However, if I have not time to get away in twenty-four hours, his majesty must work his dread will on me."

"My dear sir, the twenty-four hours are a mere formality. Subscribe the order and give me a receipt for the lettre de cachet, and you can go at your convenience. All I ask of you is that you give me your word of honour not to go to the theatres or public places of amusement on foot."

"I give you my word with pleasure."

I took the chevalier to my room and gave him the necessary acknowledgment, and with the observation that he would be glad to see my brother, whom he knew already, I led him into the dining-room, and explained with a cheerful face the purport of his visit.

My brother laughed and said,--

"But, M. Buhot, this news is like March in Lent, it was quite unnecessary; my brother was going in the course of a week."

"All the better. If the minister had been aware of that he would not have troubled himself about it."

"Is the reason known?"

"I have heard something about a proposal to kick a gentleman, who though young, is too exalted a person to be spoken to in such a manner."

"Why, chevalier," said I, "the phrase is a mere formality like the twenty-four hours for if the impudent young rascal had come out he would have met me, and his sword should have been sufficient to ward off any kicks."

I then told the whole story, and Buhot agreed that I was in the right throughout; adding that the police were also in the right to prevent any encounter between us. He advised me to go next morning and tell the tale to M. de Sartine, who knew me, and would be glad to have the account from my own lips. I said nothing, as I knew the famous superintendent of police to be a dreadful sermoniser.

The lettre de cachet was dated November 6th, and I did not leave Paris till the 20th.

I informed all my friends of the great honour his majesty had done me, and I would not hear of Madame du Rumain appealing to the king on my behalf, though she said she felt certain she could get the order revoked. The Duc de Choiseul gave me a posting passport dated November 19th, which I still preserve.

I left Paris without any servant, still grieving, though quietly, over Charlotte's fate. I had a hundred Louis in cash, and a bill of exchange on Bordeaux for eight thousand francs. I enjoyed perfect health, and almost felt as if I had been rejuvenated. I had need of the utmost prudence and discretion for the future. The deaths of M. de Bragadin and Madame d'Urfe had left me alone in the world, and I was slowly but steadily approaching what is called a certain age, when women begin to look on a man with coldness.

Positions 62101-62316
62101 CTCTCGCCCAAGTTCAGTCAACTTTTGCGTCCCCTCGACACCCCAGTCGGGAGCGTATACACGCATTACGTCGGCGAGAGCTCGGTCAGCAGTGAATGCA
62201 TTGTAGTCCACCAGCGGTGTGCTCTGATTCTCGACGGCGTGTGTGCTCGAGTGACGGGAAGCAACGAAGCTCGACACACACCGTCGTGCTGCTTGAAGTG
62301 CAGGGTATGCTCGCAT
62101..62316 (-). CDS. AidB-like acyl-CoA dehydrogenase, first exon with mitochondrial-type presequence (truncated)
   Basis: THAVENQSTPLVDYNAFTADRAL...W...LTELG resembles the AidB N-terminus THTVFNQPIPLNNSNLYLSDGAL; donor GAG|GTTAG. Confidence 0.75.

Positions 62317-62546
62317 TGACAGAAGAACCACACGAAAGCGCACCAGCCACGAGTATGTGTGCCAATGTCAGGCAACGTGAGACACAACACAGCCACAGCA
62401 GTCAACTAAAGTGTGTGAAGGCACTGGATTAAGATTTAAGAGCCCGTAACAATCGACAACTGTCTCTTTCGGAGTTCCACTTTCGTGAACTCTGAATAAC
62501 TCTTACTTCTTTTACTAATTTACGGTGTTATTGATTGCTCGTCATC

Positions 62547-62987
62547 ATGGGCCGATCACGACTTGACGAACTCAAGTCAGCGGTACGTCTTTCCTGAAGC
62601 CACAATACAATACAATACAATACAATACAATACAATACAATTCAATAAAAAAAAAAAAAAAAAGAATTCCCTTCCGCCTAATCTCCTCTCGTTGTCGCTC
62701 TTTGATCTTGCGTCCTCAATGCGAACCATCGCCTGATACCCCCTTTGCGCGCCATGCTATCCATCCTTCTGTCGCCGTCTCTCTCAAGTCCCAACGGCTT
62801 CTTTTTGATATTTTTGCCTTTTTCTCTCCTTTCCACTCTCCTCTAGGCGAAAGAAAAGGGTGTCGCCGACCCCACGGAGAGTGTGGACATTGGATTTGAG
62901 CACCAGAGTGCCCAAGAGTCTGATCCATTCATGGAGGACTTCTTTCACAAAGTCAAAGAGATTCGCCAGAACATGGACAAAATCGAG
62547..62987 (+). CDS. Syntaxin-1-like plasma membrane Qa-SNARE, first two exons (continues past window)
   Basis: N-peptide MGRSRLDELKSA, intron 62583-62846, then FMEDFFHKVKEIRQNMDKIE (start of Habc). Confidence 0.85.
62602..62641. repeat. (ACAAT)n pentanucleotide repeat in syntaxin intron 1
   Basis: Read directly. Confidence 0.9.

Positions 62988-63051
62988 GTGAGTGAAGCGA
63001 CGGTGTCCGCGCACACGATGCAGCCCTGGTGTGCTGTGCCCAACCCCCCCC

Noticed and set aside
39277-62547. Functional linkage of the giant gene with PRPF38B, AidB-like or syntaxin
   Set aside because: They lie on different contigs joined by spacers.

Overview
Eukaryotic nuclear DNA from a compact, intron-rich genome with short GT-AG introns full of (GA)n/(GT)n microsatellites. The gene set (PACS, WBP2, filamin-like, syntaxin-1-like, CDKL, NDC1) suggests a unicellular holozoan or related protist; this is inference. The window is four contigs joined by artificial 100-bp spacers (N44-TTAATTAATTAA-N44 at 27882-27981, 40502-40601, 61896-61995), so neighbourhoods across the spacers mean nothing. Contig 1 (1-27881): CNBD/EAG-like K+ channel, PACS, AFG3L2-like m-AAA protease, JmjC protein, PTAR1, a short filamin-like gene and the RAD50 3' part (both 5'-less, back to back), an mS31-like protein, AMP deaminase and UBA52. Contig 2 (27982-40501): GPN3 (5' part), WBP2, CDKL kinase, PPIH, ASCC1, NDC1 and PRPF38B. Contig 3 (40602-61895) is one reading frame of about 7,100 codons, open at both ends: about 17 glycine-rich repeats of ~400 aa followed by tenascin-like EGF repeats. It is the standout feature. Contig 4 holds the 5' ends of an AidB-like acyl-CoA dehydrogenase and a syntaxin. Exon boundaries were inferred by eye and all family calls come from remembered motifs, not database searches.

I only called on Madame Valville on the eve of my departure: and found her in a richly-furnished house, and her casket well filled with diamonds. When I proposed to return her the fifty louis, she asked me if I had got a thousand; and on learning that I had only five hundred she refused the money absolutely and offered me her purse, which I in my turn refused. I have not seen the excellent creature since then, but before I left I gave her some excellent advice as to the necessity of saving her gains for the time of her old age, when her charms would be no more. I hope she has profited by my counsel. I bade farewell to my brother and my sister-in-law at six o'clock in the evening, and got into my chaise in the moonlight, intending to travel all night so as to dine next day at Orleans, where I wanted to see an old friend. In half an hour I was at Bourg-la-Reine, and there I began to fall asleep. At seven in the morning I reached Orleans.

Fair and beloved France, that went so well in those days, despite lettres de cachet, despite corvees, despite the people's misery and the king's "good pleasure," dear France, where art thou now? Thy sovereign is the people now, the most brutal and tyrannical sovereign in the world. You have no longer to bear the "good pleasure" of the sovereign, but you have to endure the whims of the mob and the fancies of the Republic--the ruin of all good Government.

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